Some day we will know the back story of Mitt Romney's decision to choose Paul Ryan as his running mate, but for now the choice doesn't appear to make a lot of sense. Conventional wisdom holds that Romney bucked his cautious pattern and made a bold choice in Ryan, one that signaled his desire to make the race about ideas and issues. That may have been Romney's intent, but so far it isn't working. 

Any decent political strategist could have predicted that Ryan's entrance into the campaign would be greeted with a flurry of attacks on his budget, specifically Medicare, and his far-right views on social issues. And indeed, that's just what's happened, putting Romney-Ryan on the defensive and mitigating any real bounce that often accompanies the choice of a running mate. So here's what I wonder: Why didn't the Romney campaign have a plan for this? Why didn't it confidently pivot from President Obama's attacks to a larger theme it wants to run on? Instead, yesterday, we found the bold Ryan in Pennsylvania doing what Republicans so dislike about Democrats: trying to win votes by scaring senior citizens. Instead of explaining how Romney-Ryan will restore the nation from the peril that so threatens their children and grandchildren, there was Ryan telling them that Obama had better "keep his hands off" Medicare.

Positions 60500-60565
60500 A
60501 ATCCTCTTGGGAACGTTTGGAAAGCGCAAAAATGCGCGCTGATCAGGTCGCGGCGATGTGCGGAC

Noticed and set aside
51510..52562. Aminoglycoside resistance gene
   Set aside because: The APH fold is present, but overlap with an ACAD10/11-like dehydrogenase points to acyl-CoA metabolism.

Maybe Ryan will successfully neutralize attacks on his Medicare plan by pointing out the Obama's health-care plan reduces Medicare payments to providers and insurers. But does that qualify as a win: solving a problem for the ticket that you created?  What was Romney thinking?